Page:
Ö Be evocative and atmospheric X Include overt sexuality or
Ö Use light and shade smuttiness
Ö Use natural, modern dialogue X Rely on formulaic predictability
Ö Portray relationships realistically X Construct contrived storylines
Ö Introduce humour where appropriate X Overlook punctuation/spelling
ÖTry to move the reader and grammar
Ö Uphold family values X Use unrealistic dialogue
Ö Check all facts are accurate for a specific age group
Ö Set stories in other countries X Portray one-dimensional
X Use clichéd situations and dialogue


I need a limited amount of St Valentine’s Day themes.
Other landmark dates are Shrove Tuesday and St Patrick’s day.

LONG READS (2,500 only) Please note this length has changed

- Emotionally engaging Film: Pay It Forward, Memoirs
- Light and shade Of A Geisha, Something’s
- Strong continuous plot Gotta Give; It’s A Wonderful Life;
- Intrigue Dr Zhivago Gone With The Wind
- Interwoven plot lines Novels: Anne of Green
- Complex relationships Gables
- Recognisable people in recognisable situations
- Escapist
- Adventure
- Balance of surprise vs expectations

Twist In The Tale (between 1400 and 1600 words) Your Inspiration
I’m particularly looking for light-hearted themes, or very moving

- “clues” must not be misleading Film – Sixth Sense, The Others, The Village,
- positive, pleasant outcome The Usual Suspects,
- characters well rounded, need not all be likeable TV: Hustle, Mobile,
- revenge must not be vindictive Fallen Angels, Tales Of The Unexpected
- a nice surprise instead of a “con”
- ensure crime themes have emotional engagement
and some sympathetic characters.

Coffee Break (700 Words Only) Your Inspiration
I’m particularly looking for light-hearted or very moving themes

- include a frisson of excitement, hint of passion Alan Bennett, Radio 4 play, P.G. Wodehouse;
- character studies Victoria Wood
- unusual, offbeat subject monologues, Roald
- humorous Dahl’s Tales Of The
- conversation – can be all dialogue Unexpected, The Twilight
- a moment in time Zone (new version),
- pulse racing, without being sexually explicit “Talking Heads”

Romance (1200 words + 2000 words) Your Inspiration
I’m looking for light-hearted or very romantic themes

- believable characters Film:Truly Madly Deeply;
- unusual theme/situations Love Story; Benny and Joon,
- try not to be too predictable When Harry Met Sally
- doesn’t have to have a standard happy ending Notting Hill, Chocolat,
- engaging dialogue Ghost, Nicholas Sparks
- must still be hopeful novels.
- inspiring
- light and shade work well
- try to ring the changes with themes
- convincing emotions


My Weekly features are written on a commission-only basis. If you have an idea you’d like to pitch to us, please email the following:
Health – Karen Byrom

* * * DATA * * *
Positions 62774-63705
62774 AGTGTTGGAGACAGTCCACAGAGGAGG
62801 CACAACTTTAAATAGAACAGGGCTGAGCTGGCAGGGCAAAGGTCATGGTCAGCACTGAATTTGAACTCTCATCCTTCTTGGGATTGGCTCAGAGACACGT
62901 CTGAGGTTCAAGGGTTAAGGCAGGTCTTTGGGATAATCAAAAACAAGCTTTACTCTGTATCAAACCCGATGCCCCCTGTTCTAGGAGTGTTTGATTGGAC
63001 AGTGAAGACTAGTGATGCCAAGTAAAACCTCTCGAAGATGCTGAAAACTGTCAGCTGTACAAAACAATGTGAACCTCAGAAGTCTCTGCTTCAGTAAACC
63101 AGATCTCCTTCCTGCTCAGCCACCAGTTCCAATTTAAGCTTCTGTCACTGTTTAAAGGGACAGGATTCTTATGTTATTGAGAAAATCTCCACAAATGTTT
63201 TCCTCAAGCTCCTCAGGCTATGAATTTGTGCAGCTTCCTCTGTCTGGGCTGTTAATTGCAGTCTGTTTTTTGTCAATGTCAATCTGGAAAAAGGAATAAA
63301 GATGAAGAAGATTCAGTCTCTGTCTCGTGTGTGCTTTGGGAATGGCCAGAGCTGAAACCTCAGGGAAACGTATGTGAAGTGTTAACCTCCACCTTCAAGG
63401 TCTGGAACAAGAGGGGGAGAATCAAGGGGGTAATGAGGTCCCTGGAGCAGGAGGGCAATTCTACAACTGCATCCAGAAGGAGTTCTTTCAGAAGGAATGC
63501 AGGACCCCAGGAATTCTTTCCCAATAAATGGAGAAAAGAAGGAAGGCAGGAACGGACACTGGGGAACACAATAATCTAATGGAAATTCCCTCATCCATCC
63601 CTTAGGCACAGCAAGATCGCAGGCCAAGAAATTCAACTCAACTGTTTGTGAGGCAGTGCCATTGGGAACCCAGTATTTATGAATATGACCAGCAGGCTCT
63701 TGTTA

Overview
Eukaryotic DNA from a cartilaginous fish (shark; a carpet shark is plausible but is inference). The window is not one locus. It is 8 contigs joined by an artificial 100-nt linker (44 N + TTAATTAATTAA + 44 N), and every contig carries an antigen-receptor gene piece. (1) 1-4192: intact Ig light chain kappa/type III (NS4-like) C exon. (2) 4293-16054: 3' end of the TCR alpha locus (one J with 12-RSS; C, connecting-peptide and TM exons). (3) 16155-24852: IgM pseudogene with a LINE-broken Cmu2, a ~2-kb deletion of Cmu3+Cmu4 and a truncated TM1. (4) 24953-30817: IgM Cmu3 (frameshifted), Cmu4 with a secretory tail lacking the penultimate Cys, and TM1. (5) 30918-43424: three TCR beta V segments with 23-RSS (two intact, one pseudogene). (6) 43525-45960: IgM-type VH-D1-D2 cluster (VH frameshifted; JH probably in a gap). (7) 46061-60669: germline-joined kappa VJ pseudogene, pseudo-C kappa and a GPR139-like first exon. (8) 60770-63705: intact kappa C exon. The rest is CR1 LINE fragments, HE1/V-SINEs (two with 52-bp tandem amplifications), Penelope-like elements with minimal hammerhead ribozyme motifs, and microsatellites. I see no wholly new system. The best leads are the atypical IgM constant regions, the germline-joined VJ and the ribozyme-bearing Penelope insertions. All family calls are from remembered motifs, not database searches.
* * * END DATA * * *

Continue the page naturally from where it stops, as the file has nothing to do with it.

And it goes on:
Celebrity, General Features – Susan Anderson
Real Life – Sally Rodger
Fashion/beauty/diet - Audrey Patterson
Travel – Gladys Sturrock
Cookery – Alison Graves

Please address: For the Attention of Maggie Seed

Love! Romance! Passion! Adventure!
Avid fans of romantic novels can get their fix from My Weekly Pocket Novels!
Two published every fortnight.

We look for stories with a strong, developing romance between two identifiable characters. Within the time it takes to read one of the novels, we would like the reader to share and experience the breathless/breath-taking excitement of a growing relationship.
Do: Create characters our readers can identify with, rejoice with or grieve with. They can have flaws.
Do: Thrill and intrigue the reader. You have two hours (roughly) to take the reader through a gamut of emotions and resolve the dilemma, mystery, pitfalls and obstacles.
Do: Include a heart-stopping moment! Key moments to consider: She realises she likes him; she thinks he is lost to her forever; that second-chance moment when she realises happiness can be hers…THE KISS!
Some questions you might like to answer: How can she resist him? How did he misjudge her? What kind of a woman is she?
Do: Set our pulses racing (ooh la la!) BUT remember we want passion, not pornography!
Do: Use dialogue so the reader can participate in the story’s development rather than being told in large chunks of straight narrative.

Plot: There can be a secondary plot to help develop the romance. For instance, there are often complications and misunderstandings between the hero and the heroine, or there is something vital at stake, such as a child, an inheritance, a relationship etc.
Crime and intrigue can feature, as long as they don’t distract from the developing romance.
Who: Our heroines vary in age from their early twenties to middle-age and are compassionate and morally sound. They are more modern in their relationships, thoughts, feelings and experiences when the novel has a contemporary setting.
Where and When: Stories can be set anywhere in the world and can be contemporary or historical.
How: The story is usually told from the woman’s point of view, although occasionally it is from the man’s.